While this makes it easy to get a date/time range, it is difficult to get all files modified in October of any year. Or between 09:00 and 17:00.
One way to work around this limitation is to load Everything data in Excel and manipulate it from there, as described here
This is another way to accomplish that.
The basic idea is to (1) search for files in Everything, (2) export the results as a filelist (.EFU file), (3) load that file in a separate utility, (4) filter by time/month/ whatever and (5) load the filtered data back in Everything.
Probably sounds complicated, but is quite easy (my opinion, of course) :
As an example: I want all .exe files in the Windows folder that were last modified:
- Before 2020
- In December
- In a weekend (Saturday or Sunday)
- Between 23:00 and 07:00
- Search for c:\windows\ ext:exe dm:<2020
- Export the results as a .EFU file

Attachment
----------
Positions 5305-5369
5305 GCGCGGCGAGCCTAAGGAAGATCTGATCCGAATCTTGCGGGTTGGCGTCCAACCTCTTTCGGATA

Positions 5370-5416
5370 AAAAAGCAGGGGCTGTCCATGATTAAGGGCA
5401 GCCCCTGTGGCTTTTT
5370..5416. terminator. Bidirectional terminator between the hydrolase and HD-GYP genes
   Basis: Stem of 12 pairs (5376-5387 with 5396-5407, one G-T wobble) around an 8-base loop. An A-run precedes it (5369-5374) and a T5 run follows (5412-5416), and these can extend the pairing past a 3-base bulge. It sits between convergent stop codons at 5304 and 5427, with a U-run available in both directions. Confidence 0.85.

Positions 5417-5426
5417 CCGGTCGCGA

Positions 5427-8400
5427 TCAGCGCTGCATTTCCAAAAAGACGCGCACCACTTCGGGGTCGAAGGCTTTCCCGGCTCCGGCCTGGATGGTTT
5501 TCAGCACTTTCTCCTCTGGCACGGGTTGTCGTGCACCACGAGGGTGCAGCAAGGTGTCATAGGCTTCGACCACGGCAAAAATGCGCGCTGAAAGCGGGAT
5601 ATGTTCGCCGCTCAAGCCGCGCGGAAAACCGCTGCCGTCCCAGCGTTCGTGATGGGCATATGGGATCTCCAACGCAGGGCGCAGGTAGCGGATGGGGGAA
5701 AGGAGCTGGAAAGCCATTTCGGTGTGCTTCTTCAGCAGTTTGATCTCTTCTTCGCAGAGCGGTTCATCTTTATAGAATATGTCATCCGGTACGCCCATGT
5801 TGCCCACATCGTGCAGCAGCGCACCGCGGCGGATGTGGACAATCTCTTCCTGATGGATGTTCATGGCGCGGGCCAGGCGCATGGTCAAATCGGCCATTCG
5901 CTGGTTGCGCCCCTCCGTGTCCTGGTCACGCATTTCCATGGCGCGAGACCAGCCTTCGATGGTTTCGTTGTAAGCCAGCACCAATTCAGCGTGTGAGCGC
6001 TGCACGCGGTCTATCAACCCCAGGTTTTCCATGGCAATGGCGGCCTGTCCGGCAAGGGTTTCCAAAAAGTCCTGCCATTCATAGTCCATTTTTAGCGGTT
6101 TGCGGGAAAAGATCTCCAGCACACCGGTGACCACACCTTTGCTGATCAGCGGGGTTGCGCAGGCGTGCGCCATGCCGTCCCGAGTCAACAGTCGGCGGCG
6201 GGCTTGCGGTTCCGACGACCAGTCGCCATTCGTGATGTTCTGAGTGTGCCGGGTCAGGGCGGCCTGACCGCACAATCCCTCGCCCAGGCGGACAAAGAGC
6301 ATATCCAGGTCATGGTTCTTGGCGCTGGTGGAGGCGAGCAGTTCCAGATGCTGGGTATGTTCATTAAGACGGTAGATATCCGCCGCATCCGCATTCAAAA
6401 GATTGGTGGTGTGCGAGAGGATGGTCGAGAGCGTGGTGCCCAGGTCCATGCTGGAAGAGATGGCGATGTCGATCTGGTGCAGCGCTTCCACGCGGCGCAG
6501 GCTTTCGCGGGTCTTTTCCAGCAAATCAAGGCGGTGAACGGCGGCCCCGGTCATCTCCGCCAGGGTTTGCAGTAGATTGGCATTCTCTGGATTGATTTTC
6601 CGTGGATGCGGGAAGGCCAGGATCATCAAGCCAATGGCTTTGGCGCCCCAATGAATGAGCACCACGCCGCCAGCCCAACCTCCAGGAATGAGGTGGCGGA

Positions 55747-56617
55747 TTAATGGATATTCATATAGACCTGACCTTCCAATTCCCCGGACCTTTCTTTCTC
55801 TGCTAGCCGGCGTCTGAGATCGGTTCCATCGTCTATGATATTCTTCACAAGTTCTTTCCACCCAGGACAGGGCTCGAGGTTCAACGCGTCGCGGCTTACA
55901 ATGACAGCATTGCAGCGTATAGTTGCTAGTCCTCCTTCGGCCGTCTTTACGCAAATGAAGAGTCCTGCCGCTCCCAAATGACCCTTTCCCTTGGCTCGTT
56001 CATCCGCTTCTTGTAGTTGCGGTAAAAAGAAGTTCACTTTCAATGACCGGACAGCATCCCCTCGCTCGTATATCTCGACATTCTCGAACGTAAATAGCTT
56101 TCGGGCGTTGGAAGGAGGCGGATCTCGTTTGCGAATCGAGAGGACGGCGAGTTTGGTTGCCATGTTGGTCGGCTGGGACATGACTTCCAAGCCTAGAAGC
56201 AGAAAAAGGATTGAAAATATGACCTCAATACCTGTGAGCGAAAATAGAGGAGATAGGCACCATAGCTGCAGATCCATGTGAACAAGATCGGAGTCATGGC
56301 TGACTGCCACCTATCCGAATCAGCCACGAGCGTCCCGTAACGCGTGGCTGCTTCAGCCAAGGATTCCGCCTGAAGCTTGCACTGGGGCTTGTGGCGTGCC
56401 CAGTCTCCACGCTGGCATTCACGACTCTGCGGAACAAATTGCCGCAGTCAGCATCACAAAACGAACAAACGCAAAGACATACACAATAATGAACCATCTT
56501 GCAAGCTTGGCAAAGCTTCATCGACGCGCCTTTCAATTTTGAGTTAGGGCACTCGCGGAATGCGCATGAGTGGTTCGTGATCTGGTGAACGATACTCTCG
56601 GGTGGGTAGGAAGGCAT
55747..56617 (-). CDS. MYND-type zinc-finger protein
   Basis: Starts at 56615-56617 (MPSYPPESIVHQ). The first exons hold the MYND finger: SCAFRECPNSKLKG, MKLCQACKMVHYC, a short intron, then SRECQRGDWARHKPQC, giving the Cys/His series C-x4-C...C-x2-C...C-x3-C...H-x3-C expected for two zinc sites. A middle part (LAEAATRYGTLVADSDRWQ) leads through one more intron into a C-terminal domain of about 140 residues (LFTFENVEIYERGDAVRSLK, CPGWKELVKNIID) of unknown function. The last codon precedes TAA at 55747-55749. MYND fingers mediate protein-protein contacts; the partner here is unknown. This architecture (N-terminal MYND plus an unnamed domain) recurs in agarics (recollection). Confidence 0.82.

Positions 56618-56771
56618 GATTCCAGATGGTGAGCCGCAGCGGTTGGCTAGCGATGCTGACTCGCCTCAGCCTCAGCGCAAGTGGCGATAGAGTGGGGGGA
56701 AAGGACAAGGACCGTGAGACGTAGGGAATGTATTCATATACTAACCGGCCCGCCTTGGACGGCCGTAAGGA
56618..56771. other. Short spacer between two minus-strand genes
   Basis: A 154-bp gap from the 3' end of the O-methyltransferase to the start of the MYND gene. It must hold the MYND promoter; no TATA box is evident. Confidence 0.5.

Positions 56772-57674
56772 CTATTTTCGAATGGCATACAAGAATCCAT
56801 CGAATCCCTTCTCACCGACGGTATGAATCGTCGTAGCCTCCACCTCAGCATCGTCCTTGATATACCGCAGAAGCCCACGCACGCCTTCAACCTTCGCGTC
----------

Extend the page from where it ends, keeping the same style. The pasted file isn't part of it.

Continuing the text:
- In File Explorer, drag and drop that file on Drop your EFU file here.cmd
- In the new window that opens, click the Add criteria
- Fill in the fields, so I end up with this:
- Important: Select all files (CTRL+A)
- Press the OK button
- And now a new Everything window will open with the files that match the previously mentioned time criteria
- That's all
How to install:
Extract the 2 files in the attachd Zip-file to a folder.
- Will detect where your Everything.exe is, based on where the Everything service is running from.
Don't use this if you are running Everything as administrator[/] or if you run Everything with the -instance command-line option.
If you are running an Everything instance and want to use this, please let me know adn I will add support for that. Will not add support for running as administrator.
- Requires Windows10, because of the recent PowerShell functionality.